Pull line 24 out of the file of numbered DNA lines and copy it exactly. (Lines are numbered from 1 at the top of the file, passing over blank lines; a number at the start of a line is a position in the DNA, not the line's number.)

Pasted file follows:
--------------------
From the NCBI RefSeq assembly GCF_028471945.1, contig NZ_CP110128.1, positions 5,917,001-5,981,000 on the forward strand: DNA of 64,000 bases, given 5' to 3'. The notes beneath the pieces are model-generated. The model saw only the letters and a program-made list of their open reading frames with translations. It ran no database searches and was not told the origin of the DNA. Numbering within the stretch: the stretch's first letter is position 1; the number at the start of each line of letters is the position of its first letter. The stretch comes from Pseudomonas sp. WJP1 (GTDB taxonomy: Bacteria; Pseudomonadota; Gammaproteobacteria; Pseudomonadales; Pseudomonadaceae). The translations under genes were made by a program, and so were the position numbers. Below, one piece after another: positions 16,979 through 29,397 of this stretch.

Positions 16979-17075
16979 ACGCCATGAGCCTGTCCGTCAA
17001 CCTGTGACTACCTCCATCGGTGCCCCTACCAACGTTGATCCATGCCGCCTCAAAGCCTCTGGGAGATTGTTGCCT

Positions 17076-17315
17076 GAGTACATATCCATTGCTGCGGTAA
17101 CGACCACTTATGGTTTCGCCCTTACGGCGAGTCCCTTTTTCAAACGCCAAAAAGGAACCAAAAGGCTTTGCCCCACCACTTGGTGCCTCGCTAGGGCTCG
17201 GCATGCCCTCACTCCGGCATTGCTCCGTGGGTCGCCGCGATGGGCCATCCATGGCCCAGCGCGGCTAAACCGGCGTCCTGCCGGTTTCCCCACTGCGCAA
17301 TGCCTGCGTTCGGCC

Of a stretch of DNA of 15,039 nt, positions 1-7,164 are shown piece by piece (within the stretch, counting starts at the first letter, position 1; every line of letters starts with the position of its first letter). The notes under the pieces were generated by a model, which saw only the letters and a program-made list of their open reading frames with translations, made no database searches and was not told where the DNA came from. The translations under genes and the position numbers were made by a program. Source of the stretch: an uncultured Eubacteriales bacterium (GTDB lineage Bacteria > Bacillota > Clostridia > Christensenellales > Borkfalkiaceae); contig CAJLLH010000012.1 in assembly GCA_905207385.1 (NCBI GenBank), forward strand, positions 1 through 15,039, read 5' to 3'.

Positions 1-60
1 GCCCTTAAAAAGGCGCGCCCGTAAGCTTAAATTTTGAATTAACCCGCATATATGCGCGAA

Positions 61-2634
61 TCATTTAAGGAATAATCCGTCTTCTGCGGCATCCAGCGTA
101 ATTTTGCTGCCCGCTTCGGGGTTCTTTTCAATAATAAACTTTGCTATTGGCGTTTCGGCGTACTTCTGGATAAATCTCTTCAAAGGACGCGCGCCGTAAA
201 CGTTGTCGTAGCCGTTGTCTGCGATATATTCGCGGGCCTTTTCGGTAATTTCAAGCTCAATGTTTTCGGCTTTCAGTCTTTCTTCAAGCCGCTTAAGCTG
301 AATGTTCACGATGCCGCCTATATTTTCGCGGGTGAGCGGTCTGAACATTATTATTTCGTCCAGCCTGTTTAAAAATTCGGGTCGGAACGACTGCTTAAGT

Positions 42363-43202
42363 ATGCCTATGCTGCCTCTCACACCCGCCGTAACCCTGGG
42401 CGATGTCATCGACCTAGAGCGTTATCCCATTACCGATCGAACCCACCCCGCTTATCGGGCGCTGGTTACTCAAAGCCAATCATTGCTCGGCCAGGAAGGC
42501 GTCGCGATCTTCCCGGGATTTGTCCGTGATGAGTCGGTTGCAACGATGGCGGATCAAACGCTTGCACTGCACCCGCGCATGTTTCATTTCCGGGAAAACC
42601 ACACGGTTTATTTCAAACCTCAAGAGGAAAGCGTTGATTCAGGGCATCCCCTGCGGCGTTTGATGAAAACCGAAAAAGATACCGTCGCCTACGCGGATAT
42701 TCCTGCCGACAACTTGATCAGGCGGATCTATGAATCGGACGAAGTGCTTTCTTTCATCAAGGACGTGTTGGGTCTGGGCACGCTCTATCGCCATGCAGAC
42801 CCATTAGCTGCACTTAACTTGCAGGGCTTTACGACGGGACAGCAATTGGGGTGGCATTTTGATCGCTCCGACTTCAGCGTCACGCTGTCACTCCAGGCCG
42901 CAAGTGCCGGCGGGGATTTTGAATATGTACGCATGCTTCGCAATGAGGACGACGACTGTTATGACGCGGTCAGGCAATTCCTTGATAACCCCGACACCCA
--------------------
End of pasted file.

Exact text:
42801 CCATTAGCTGCACTTAACTTGCAGGGCTTTACGACGGGACAGCAATTGGGGTGGCATTTTGATCGCTCCGACTTCAGCGTCACGCTGTCACTCCAGGCCG